Doctors voting on whether they would support a change in the law so they could help a terminally ill patient die reflects a growing public mood.
More and more people support giving the terminally ill the legal right to have a dignified death when the time comes.
Life support machines are switched off in hospitals every week all over the country with the consent of families.
They do not face prosecution like those who help loved ones travel to the Dignitas clinic in Switzerland to die.
It would be foolish to dismiss the concerns of those who, for religious or practical reasons, oppose assisted dying.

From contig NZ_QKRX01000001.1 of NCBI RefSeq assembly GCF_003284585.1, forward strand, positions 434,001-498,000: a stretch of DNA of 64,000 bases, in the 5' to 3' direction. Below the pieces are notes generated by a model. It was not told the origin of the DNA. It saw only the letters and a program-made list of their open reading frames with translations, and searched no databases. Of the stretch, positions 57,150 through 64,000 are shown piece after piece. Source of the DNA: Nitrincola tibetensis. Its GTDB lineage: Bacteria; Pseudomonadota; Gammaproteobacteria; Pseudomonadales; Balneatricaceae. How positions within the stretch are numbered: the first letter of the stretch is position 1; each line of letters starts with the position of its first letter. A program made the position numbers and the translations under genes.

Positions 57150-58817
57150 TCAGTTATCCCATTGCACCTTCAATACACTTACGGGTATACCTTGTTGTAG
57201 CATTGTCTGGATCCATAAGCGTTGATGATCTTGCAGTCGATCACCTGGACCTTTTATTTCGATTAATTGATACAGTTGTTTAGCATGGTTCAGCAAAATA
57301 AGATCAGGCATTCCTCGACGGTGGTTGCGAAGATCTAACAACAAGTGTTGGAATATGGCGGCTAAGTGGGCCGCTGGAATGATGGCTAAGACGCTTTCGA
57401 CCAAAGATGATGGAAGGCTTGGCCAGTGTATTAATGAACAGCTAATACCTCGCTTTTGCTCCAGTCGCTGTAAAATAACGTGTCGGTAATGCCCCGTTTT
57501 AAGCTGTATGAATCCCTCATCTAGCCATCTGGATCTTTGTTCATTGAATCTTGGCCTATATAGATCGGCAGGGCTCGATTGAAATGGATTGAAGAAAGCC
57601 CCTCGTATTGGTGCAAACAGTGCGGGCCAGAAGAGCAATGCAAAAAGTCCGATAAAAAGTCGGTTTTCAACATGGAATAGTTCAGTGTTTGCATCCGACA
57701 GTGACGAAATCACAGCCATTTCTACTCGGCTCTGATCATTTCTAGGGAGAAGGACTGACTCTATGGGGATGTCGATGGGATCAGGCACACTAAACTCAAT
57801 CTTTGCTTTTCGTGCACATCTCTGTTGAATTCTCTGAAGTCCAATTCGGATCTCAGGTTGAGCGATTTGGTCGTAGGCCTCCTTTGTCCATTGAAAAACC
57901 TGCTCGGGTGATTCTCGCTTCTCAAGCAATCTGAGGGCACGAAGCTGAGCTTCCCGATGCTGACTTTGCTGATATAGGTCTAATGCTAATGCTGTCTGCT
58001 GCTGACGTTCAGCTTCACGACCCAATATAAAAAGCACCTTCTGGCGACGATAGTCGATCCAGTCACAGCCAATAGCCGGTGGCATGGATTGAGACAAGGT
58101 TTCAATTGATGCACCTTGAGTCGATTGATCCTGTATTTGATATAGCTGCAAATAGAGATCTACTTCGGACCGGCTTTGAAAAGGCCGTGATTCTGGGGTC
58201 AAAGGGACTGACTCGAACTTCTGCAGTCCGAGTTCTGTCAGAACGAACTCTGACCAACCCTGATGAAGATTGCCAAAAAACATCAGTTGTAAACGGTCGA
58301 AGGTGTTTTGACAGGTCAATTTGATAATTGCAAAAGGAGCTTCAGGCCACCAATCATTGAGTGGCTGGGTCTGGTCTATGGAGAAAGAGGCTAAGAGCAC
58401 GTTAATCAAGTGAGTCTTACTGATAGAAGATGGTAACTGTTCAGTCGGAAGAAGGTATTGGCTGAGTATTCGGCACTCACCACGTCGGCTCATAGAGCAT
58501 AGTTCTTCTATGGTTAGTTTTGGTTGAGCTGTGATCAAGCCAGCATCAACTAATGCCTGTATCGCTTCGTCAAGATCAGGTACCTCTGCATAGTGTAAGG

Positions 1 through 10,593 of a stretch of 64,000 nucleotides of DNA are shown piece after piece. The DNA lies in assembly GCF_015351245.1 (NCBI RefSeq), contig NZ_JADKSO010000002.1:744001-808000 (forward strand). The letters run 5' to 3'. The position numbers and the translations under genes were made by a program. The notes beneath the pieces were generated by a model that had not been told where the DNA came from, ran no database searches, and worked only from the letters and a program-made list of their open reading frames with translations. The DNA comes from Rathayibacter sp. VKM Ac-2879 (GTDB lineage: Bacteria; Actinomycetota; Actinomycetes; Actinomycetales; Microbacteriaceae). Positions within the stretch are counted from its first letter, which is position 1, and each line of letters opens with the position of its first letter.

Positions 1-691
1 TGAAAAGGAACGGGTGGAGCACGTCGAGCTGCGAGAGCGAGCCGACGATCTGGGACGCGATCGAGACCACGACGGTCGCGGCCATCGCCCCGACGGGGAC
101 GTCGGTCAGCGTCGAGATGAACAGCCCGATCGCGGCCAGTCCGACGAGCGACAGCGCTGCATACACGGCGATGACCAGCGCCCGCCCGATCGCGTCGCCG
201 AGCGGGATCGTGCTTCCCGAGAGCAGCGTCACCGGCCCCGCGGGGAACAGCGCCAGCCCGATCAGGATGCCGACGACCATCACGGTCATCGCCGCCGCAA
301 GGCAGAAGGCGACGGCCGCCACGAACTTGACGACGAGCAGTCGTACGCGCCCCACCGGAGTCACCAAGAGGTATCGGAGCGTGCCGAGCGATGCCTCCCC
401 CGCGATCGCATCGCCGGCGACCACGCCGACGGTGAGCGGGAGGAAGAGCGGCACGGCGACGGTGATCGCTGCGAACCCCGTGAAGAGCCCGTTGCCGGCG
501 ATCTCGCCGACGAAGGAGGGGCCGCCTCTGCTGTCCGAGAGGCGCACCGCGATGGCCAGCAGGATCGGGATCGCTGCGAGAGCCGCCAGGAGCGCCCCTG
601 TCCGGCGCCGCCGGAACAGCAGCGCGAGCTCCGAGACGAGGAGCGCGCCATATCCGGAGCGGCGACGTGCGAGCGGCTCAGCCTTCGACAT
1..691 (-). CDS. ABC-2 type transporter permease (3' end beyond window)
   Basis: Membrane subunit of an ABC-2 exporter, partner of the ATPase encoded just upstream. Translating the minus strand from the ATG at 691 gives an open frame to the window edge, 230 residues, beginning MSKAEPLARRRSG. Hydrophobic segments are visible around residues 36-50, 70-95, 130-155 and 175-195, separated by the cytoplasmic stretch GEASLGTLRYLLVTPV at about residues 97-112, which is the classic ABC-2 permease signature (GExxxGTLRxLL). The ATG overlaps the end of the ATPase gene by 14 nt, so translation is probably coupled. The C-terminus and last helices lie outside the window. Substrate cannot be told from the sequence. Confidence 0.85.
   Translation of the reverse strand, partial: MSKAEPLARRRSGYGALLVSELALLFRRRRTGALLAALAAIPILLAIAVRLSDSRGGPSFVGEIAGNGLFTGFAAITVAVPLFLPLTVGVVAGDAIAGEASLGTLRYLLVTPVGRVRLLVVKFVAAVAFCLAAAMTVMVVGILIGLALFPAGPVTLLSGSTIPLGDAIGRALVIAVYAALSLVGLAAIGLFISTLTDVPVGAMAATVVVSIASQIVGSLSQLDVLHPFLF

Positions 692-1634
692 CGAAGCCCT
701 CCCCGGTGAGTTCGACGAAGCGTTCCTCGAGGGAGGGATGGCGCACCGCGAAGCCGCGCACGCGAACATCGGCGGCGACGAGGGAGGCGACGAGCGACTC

And there is a clear need for strong safeguards to prevent criminals killing relatives to gain their possessions.
But many doctors recognise that treating someone so that they live against their will, often in pain and without dignity, is hurting, not helping, patients.
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